Ireton takes leadership role in tax fairness debate

Mayor annapolis

When he was in Annapolis last week, lobbying for statewide tax fairness, Mayor Jim Ireton was careful to make a point that he believes is paramount.
“There are 70,000 citizens on the Eastern Shore in Queen Anne’s, Wicomico and Worcester who have no differential at all due to county leaders not even coming to the table to discuss it,” the mayor said.
Concerned about that tax differential, Ireton went to Annapolis with the Maryland Mayors’ Association to support House Bill 690, the Property Tax Fairness Act of 2015.
The bill would re-categorize counties in Maryland from “may” produce a tax setoff for municipalities to “shall” produce a tax setoff for municipalities.
That means counties would be required to provide a property tax setoff if a county and municipality within the county are providing parallel services paid for with property tax dollars, Ireton said.
The bill was introduced by Delegate Carol Krimm, D-MD 3A.
Under current law, Wicomico County may provide a tax setoff for duplicated services, but it isn’t required.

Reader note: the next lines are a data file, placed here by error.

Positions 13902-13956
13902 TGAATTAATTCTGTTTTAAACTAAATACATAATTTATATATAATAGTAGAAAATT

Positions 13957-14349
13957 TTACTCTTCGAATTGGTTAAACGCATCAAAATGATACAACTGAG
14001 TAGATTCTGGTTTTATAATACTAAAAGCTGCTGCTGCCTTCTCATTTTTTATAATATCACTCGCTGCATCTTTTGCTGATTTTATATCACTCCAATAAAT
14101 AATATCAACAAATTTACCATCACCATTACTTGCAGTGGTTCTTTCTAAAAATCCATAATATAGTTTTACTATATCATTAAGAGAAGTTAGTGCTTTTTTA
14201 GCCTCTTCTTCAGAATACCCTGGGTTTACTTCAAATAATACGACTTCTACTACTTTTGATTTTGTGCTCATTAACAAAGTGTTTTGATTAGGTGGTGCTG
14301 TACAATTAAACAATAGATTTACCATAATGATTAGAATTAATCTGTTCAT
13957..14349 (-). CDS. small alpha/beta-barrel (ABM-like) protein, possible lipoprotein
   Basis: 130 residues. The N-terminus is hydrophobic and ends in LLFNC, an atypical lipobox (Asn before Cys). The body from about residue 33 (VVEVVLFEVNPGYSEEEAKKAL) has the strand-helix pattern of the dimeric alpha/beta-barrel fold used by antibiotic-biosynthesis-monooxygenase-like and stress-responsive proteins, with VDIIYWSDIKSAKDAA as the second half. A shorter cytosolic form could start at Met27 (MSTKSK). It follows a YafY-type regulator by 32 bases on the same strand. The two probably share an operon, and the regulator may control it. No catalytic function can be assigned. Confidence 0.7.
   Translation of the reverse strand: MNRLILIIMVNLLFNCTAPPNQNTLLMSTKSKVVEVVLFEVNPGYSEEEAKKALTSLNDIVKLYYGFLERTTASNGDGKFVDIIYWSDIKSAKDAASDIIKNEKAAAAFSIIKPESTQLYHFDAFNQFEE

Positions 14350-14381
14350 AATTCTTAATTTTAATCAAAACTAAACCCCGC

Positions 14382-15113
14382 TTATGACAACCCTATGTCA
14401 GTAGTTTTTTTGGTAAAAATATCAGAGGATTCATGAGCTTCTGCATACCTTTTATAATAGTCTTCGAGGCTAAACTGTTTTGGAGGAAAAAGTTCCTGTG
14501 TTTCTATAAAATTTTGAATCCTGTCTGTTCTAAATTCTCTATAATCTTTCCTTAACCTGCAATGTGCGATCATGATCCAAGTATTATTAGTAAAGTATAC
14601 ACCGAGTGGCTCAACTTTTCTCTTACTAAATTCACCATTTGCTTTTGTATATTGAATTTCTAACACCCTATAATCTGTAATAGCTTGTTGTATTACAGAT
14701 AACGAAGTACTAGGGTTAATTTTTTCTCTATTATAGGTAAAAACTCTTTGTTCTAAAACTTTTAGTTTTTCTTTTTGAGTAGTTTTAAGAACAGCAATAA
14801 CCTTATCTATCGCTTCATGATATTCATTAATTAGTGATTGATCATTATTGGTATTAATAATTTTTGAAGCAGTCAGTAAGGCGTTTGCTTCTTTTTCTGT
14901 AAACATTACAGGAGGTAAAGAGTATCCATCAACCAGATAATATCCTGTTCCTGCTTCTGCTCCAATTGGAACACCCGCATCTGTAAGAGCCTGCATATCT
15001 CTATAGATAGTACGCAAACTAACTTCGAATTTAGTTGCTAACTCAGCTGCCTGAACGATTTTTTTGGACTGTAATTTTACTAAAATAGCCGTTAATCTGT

Ireton called the Annapolis experience “a mixed bag.”
“It was so great, in a show of solidarity, to have so many municipal mayors there to support the bill, even those that already had tax differential is some fashion. I visited almost all the committee members to make the Eastern Shore case,” he said.
“Ways and Means leaders indicated that they would prefer the county’s delegation and executive to be there to support the legislation, which in our case is not going to happen. That is disappointing,” he said, referring to County Executive Bob Culver.
Ireton isn’t optimistic the bill will pass.
“It seems as if this bill may not make it out of committee due to ancient, unwritten rules that delegates won’t vote for something unless the home delegate is for it, which in this case is true. Yet, Delegate (Carl) Anderton was not a co-sponsor of Delegate Krimm’s legislation. In the end, the solution is being blocked by politics, which nobody will say or talk about, except me,” he said.
Ireton said he inquired about when the bill will be voted on, “but we got no word from the committee or information when we called.
He remains adamantly in favor.
“Maryland counties have balanced their budgets on the backs of Maryland cities for far too long,” Ireton said, adding he was eager to represent Salisbury, Delmar, Fruitland, Ocean City, Crisfield, and the more than 900,000 Marylanders “who live in municipalities that are taxed by counties.”
“These overtaxed citizens are waiting for those who promised tax relief to make good on those promises. HB690 is tax fairness. HB690 is smart growth. HB690 is long overdue,” he said.

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